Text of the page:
Company Car Accident Can Be Workers Comp & Personal Injury

Company car accidents are not as complicated as they may seem at first. We are going to spend some time here discussing the options available to employees and employers after an employee is involved in a car accident in a company car. What employees and employers need to know about workers compensation, personal injury, and car insurance claims.

To be specific, we are discussing car accidents where the driver was operating a company car, which differs from car accidents where the driver is operating their own vehicle while doing company work.

There are usually 5 specific questions that employees involved in company car accidents have, which we have outlined and answered here. Remember that all cases are specific, and your car accident is likely going to have its own specific elements. If you want to be totally sure, you should hire a personal injury lawyer directly. They will offer a free consultation so you can be sure and it won’t cost you a penny.

Now, onto the most frequently asked questions from clients who have just been involved in an accident with a company car.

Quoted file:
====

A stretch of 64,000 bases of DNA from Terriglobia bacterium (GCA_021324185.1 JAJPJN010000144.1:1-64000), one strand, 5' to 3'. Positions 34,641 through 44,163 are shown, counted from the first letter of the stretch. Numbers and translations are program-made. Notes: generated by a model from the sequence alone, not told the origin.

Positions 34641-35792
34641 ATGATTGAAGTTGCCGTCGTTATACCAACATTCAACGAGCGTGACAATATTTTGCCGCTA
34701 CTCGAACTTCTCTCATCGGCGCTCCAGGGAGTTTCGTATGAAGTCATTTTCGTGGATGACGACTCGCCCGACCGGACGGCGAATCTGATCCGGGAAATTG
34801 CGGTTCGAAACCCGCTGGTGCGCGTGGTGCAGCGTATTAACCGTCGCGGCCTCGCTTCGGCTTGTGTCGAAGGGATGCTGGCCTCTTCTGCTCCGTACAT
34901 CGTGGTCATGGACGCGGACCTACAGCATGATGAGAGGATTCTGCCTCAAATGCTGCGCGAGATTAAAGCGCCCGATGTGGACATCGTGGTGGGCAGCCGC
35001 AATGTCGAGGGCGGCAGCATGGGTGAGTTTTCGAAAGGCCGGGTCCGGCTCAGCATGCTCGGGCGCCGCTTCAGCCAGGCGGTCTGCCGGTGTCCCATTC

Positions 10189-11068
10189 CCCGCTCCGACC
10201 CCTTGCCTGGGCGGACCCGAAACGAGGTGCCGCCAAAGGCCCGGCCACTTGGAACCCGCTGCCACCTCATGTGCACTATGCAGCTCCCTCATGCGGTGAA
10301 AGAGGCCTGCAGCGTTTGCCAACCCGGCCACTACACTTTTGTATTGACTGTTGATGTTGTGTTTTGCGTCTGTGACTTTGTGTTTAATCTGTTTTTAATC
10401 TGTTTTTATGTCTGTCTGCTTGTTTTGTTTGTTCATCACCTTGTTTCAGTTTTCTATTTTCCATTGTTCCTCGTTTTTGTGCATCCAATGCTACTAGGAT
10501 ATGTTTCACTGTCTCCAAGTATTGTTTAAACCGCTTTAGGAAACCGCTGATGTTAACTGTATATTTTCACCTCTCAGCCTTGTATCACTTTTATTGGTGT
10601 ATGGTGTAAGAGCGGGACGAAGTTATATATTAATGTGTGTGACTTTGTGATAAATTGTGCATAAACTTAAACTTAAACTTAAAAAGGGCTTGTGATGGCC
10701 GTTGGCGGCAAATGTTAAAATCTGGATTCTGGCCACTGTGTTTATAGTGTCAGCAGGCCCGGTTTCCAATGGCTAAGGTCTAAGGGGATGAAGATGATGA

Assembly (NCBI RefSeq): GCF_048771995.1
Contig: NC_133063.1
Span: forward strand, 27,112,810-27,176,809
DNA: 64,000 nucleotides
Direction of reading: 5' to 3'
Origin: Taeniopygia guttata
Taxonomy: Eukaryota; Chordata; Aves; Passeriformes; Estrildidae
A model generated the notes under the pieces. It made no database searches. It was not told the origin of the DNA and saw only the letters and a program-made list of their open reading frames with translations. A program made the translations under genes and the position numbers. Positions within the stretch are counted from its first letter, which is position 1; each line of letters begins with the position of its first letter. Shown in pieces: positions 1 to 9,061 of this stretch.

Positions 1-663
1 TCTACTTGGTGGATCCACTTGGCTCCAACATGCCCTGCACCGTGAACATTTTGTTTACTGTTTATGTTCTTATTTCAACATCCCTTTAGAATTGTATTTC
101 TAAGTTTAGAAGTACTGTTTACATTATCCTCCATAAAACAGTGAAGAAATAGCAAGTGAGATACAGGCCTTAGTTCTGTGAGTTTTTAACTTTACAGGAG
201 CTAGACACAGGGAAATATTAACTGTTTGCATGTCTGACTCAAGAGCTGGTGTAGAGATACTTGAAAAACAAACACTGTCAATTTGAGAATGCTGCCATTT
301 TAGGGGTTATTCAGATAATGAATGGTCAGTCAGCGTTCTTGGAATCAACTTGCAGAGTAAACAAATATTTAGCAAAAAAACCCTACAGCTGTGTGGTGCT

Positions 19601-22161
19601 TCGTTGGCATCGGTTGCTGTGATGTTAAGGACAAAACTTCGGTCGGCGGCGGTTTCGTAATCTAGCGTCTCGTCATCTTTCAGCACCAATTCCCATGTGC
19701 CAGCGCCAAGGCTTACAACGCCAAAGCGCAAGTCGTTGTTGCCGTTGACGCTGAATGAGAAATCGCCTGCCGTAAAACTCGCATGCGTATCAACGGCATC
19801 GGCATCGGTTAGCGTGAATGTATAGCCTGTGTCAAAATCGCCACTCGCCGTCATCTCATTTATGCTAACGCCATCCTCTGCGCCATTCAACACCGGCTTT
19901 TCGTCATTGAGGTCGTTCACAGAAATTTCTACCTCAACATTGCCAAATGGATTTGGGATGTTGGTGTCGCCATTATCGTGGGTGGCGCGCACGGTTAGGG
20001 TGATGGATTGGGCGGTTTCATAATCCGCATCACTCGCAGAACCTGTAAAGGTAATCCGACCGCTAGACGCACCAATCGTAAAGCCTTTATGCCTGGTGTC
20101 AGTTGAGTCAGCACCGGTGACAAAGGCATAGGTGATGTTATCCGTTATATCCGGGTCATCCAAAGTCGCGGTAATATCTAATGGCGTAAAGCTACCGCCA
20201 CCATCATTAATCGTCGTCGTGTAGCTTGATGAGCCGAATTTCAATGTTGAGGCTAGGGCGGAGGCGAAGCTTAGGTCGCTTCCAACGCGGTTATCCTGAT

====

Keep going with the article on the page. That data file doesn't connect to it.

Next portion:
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Is This a Workers Comp Claim or Personal Injury Claim?

It can be a little bit of both. The employer will likely have workers compensation insurance to ensure that employees are covered in the event of an accident. It also covers the company and prevents (for the most part) employees from suing employers directly.

Workers comp claims give employees wages and pay them while they recover while also mitigating lawsuit risks for employers.

So, after a company car accident, employees could and likely will receive workers compensation benefits. However, employees could, and should also file a personal injury lawsuit against the driver who caused the accident.

That means employees could be receiving workers comp benefits and you could ultimately receive a large personal injury settlement if they sue the negligent driver and win or settle their case.

Who Pays?

moneyIn legal terms, this is called respondeat superior which is Latin for let the master answer. We know you didn’t come here for Latin lessons but it’s important to note that this phrase means directly that. The boss, employer, or company is usually liable.

This will change depending on the situation and on your particular case. As we’ve mentioned, no company car accident is exactly the same as any other so we still highly recommend reaching out to a lawyer. Consultations are free so you have absolutely nothing to lose.


Question 1: Who Pays for The Damage?

A] You were not at fault: The employer’s insurance policy will cover all property damage.

B] You were at fault: The employer’s insurance policy should also cover all property damage in the case that you hit someone or caused the accident.


Question 2: Who Pays For My Medical Bills?

A] You were not at fault: The company workers comp insurance will cover the employee’s medical bills, lost wages, and some of the other costs associated with their recovery from the accident. However, you can also sue the at-fault driver for personal injuries and receive more money in a personal injury lawsuit.